I have a friend who’s mad about cars, but he never keeps one for longer than about six months. And what’s more, when he buys his cars, he knows he won’t be keeping them for a long time. So he doesn’t really look after them.
Servicing doesn’t get done, cleaning is never more than a quick run through the car wash, and he isn’t averse to giving them a fair amount of ‘stick’. You see he knows that any ill effects from this rough treatment will be someone else’s problem, because he’ll just trade in – and move on.
I have another friend who isn’t crazy about work, but he does tend to keep his jobs for about the same length of time as my first friend keeps his cars. Not that he gets the sack; it’s just that he gets bored very quickly. He knows from the very first day on a job that his stay will be short lived, and because he knows that, his commitment is less than 100%.
He does just enough to get by. Corners are cut, liberties are taken and he never goes that extra inch (let alone that extra mile) to impress the people he’s working for to progress in the organisation. He knows that long before the chickens come home to roost, he’ll have resigned and moved on.
These friends are cavalier with their car and their job because they know they have an escape route – an easy way to avoid the nasty consequences of their actions. What happens in the long run in these specific situations doesn’t really matter to them.
Now you might not like what they do… and you certainly won’t if you’re the next poor person to step into that particular car or job… but you have to admit that there’s a certain logic to it.
The trade-in and resignation offer a pre-planned escape… one that makes doing ‘the right thing’, a matter of choice rather than necessity. But how do you explain the behaviour of people who live their whole life the same way… as if they will soon be able to resign from it, or trade it in for a new one?
You see the hard truth is that you can’t resign from yourself – nor can you trade yourself in. You have no choice but to persevere with what you’ve got and work with it. You’re stuck with you!
In automotive terms, you are the only car you’re ever going to have. In career terms you’re the only employer you’ll ever work for. There are no ‘dealers’ where you can trade in your life, when your personal neglect gets the outcome it deserves.
And as far as I know, there’s only one guaranteed resignation option in life, but it’s not one that results in you finding another position. (Not above ground at least!) This is so fundamentally important, it underpins and supports just about everything you do in life.
Imagine you have a company, and you are allowed just one employee. Not only is he your only employee – he’s also the only employee you can ever have. You can’t replace him and he can’t leave. The success or failure of your entire enterprise rests with him. So how are you going to treat him?
Are you going to let him vegetate on a sofa eating junk food and smoking Player’s Full Strength while watching Sky Sports – or are you going to encourage him in the direction of healthy eating, cleaner living and regular exercise? Are you going to leave him to pick up the job by trial and error, or are you going to invest in the best possible training so that he can operate at the absolute limits of his ability?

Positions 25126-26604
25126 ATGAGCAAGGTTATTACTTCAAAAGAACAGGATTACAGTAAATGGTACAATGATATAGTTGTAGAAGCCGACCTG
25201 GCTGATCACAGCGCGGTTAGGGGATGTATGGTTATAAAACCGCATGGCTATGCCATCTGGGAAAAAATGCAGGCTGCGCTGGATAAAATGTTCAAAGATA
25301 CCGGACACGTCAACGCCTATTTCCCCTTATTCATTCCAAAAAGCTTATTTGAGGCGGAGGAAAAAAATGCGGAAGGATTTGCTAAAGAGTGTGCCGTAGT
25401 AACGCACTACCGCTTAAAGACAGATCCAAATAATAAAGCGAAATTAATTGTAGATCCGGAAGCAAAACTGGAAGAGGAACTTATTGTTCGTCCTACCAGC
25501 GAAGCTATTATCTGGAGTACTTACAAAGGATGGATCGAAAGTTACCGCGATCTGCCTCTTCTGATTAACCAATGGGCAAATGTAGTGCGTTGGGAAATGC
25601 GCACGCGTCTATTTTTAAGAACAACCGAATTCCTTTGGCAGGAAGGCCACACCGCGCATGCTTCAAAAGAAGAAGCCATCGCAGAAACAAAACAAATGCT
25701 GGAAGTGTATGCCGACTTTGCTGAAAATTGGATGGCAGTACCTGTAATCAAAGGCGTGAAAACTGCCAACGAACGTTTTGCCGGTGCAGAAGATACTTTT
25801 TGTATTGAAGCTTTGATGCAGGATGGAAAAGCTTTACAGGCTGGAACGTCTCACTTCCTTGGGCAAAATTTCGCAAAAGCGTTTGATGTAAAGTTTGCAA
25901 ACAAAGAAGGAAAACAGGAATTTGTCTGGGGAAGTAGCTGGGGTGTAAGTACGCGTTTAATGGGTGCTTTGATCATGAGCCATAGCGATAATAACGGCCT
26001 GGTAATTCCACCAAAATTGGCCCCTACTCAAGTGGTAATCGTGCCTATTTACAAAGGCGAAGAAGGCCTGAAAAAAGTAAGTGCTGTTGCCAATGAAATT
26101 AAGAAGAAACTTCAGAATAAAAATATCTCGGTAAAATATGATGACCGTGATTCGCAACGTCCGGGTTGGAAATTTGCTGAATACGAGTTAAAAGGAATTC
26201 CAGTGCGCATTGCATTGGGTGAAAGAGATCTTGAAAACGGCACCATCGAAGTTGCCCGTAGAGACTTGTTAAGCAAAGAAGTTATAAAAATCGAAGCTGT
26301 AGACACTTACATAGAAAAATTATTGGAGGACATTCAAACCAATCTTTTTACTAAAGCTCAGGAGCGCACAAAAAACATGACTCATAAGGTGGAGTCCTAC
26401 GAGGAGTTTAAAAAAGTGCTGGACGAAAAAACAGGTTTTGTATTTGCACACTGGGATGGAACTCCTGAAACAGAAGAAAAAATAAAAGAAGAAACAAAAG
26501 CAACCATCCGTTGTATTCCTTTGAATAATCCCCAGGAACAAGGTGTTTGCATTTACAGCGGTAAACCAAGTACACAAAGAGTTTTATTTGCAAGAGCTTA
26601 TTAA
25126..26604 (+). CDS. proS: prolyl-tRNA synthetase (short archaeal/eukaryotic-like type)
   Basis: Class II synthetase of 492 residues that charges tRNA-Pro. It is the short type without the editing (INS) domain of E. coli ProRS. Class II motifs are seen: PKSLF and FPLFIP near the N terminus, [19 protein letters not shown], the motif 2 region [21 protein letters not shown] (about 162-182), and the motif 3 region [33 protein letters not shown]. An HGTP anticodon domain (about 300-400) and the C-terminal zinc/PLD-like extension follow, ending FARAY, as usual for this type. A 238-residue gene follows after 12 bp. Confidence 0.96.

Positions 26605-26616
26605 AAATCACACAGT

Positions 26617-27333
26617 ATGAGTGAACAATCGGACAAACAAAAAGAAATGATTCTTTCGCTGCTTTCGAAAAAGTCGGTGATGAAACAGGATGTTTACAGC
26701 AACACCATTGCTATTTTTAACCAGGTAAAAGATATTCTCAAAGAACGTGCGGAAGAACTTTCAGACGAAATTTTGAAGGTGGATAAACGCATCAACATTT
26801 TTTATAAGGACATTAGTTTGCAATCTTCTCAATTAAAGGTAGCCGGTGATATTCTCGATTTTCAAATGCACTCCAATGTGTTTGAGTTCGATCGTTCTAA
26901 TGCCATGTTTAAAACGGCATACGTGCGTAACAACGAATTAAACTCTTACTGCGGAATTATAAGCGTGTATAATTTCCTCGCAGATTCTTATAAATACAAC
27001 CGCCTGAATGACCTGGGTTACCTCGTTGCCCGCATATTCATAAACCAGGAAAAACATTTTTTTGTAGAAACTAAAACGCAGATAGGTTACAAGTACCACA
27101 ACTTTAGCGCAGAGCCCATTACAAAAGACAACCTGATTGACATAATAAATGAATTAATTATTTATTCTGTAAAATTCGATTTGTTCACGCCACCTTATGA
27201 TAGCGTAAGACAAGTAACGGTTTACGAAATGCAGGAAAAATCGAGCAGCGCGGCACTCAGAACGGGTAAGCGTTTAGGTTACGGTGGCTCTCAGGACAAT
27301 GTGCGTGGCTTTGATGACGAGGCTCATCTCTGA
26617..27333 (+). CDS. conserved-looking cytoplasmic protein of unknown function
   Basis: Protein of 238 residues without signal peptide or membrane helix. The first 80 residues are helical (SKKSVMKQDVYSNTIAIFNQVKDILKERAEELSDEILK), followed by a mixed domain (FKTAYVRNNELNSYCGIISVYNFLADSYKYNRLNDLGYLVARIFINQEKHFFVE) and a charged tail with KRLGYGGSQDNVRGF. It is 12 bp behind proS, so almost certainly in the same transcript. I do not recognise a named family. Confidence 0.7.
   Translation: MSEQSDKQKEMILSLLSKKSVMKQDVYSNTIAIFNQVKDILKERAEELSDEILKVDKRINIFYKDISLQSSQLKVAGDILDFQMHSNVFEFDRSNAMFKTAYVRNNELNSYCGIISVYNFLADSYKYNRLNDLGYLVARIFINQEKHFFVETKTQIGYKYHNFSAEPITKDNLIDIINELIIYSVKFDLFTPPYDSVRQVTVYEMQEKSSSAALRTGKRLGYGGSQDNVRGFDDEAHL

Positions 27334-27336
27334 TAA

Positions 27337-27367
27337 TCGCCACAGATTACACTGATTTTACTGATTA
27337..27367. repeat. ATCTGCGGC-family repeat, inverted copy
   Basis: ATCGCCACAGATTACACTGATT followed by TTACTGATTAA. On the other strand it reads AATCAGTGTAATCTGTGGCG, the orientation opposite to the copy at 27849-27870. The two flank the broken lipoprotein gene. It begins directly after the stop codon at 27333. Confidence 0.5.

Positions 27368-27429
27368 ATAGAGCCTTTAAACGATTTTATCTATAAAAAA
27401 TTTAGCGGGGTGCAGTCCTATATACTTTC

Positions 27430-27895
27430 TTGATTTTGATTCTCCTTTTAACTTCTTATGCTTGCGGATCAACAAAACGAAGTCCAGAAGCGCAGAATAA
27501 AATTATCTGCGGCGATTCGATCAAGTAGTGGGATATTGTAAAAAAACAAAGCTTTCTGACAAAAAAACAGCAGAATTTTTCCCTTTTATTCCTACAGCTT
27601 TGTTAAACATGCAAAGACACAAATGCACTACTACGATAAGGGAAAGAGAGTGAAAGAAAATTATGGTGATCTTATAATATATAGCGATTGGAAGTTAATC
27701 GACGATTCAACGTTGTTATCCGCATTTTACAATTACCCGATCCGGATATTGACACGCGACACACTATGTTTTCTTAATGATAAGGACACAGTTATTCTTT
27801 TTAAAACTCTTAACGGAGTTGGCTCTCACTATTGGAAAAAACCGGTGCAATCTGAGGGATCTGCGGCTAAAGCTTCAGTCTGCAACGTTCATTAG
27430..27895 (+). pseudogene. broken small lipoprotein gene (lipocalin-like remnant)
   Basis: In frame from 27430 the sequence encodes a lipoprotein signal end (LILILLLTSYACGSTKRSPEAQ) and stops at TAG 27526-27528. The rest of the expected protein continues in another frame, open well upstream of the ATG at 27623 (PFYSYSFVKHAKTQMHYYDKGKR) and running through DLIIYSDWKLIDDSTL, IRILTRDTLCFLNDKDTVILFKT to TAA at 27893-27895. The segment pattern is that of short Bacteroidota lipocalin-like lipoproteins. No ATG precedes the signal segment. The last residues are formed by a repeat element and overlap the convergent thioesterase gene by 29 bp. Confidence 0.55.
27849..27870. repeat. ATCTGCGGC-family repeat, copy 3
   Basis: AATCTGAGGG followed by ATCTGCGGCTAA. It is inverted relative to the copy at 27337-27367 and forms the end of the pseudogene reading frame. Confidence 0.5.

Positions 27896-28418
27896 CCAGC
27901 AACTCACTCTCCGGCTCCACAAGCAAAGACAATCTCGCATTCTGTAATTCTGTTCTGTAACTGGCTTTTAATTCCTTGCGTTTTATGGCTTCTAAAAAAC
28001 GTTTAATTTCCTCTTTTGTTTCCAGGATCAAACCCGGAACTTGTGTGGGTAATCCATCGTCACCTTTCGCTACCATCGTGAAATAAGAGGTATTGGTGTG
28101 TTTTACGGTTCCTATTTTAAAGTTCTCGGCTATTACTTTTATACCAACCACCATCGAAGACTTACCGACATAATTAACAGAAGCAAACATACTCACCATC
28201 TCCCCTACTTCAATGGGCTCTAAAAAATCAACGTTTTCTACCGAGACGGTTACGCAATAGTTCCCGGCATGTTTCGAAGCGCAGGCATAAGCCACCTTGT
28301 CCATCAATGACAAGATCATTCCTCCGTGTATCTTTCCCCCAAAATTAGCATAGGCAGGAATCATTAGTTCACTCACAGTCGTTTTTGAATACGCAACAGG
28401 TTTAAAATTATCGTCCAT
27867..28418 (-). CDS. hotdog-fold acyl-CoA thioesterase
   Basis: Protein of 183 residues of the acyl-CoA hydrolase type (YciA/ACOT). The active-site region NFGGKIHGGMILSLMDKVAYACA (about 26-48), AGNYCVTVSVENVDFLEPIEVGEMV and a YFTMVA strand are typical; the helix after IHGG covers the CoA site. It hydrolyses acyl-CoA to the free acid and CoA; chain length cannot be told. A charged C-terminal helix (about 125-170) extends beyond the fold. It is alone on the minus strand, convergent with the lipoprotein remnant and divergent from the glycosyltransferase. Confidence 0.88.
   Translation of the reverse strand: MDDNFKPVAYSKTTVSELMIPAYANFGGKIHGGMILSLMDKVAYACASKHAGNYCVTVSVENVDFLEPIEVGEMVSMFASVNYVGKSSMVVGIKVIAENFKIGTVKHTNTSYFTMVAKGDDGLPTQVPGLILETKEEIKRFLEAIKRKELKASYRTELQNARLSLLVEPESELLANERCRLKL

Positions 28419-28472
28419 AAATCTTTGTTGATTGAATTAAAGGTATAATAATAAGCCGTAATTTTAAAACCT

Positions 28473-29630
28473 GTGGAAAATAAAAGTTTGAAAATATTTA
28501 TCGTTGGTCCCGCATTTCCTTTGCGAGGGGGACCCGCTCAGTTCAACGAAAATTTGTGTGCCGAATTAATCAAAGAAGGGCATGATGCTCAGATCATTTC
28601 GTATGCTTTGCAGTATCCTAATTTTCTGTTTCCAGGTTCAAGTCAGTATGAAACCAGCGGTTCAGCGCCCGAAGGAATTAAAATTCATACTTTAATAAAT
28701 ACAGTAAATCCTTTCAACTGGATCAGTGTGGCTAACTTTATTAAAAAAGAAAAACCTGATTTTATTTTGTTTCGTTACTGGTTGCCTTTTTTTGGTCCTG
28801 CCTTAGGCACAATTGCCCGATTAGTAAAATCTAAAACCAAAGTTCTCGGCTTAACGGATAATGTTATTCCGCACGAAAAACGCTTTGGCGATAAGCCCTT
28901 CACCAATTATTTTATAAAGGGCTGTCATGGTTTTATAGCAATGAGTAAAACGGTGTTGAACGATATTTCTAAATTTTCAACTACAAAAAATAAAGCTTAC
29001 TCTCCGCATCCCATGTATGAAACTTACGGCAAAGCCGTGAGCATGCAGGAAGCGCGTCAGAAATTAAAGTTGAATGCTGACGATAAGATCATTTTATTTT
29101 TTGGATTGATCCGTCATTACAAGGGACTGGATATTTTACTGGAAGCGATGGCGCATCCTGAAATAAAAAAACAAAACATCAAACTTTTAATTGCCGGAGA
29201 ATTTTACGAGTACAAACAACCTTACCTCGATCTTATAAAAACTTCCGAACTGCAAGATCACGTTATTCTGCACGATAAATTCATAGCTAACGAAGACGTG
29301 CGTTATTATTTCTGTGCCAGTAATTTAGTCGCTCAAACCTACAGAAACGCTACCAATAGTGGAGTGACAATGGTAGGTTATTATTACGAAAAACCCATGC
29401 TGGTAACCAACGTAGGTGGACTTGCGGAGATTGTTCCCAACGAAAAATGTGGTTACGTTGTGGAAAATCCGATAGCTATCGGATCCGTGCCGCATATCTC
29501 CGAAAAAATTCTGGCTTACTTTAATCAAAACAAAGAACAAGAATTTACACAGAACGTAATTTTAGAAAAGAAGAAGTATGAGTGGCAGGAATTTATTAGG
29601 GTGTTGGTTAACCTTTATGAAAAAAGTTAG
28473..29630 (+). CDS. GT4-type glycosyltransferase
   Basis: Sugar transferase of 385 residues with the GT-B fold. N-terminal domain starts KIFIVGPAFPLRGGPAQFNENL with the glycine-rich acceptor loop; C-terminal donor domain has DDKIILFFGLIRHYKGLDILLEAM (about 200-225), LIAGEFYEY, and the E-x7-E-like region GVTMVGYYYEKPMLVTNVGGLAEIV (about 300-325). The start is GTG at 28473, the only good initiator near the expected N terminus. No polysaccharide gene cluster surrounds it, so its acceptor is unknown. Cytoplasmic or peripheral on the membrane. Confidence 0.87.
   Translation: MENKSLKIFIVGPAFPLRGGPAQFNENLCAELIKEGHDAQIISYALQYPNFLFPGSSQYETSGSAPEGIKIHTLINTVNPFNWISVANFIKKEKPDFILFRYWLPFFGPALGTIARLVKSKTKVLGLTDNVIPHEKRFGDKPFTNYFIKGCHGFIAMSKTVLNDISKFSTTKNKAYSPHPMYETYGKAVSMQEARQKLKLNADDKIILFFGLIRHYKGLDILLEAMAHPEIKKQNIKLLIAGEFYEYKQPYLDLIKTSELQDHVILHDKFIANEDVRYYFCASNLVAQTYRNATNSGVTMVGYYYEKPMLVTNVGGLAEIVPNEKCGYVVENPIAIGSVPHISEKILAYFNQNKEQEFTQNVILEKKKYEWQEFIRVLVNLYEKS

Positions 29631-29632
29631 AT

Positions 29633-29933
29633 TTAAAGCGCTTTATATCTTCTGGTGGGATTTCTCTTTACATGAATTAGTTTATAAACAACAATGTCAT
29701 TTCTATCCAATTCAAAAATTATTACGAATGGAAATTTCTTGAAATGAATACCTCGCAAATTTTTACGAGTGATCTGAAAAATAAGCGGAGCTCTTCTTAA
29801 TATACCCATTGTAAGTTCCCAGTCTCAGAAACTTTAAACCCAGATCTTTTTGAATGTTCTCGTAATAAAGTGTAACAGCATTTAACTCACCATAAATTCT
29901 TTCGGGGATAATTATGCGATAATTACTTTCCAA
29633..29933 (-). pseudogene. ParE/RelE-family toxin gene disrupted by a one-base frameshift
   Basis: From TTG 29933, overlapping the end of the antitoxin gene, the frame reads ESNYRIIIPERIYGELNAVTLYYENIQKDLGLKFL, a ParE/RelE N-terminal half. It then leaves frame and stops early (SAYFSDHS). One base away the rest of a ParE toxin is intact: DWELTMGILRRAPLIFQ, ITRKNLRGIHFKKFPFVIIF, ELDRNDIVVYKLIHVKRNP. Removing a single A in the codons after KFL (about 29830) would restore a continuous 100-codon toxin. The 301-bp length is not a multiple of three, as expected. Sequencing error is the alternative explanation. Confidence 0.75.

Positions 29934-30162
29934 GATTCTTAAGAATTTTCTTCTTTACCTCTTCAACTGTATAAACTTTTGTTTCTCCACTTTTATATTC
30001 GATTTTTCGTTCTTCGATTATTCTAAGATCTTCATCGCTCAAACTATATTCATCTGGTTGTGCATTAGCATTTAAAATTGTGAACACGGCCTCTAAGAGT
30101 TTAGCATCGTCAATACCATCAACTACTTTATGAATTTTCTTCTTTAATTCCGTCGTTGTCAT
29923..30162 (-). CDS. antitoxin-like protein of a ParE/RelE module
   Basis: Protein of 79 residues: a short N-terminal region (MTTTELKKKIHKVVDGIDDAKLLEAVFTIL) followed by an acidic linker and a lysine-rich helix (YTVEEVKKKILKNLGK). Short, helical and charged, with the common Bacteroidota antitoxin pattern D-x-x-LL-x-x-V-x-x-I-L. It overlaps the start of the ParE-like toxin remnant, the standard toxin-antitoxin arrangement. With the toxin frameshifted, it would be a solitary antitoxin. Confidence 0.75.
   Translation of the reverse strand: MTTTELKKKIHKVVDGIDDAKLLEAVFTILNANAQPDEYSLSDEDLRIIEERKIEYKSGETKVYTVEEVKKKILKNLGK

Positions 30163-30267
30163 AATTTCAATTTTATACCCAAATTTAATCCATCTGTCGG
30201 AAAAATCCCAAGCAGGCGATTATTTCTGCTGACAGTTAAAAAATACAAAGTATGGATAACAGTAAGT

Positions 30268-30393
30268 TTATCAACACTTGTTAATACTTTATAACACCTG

Are you going to leave him to his own devices, or are you going to continually monitor and analyse his performance – identifying any weaknesses and taking steps to put them right?
Are you going to assume that once he’s been trained, you can forget about him, or are you going to take the view that the world is in a continual state of change and he needs to be regularly updated and trained on new ideas and developments?
If he becomes unhappy or dissatisfied, are you going to conclude that there’s nothing you can do about it, or are you going to take the time to ‘nail down’ the problem, and come up with a solution for him?
Think very carefully before you answer, because you are that employee and the enterprise is your life. When you look at it like that, wouldn’t it be astounding if you didn’t invest the maximum time, money and effort in developing and maintaining yourself so that you are the best you can possibly be?
You have been hand-picked to receive this letter for a special reason. You’ll find out exactly why you were chosen when you take a look at the on line link below.
Here’s what it’s all about……
A few months ago, we sent a guy called Graham Carter, what he called a ‘crummy disc’ (the cheek of it!) in a plain brown envelope. On the disc were the words ‘Project X’, hand-written in red felt tip.
Why did we send it to him?
Because he was broke and we wanted him to try something out. We needed someone who was down on his luck…someone with none of the advantages which a lot of people set out with on a new project. Someone whose position was pretty hopeless really. Here’s what we figured…
If Graham could make this work, anyone could.
For the full story visit:
Very Best Wishes,
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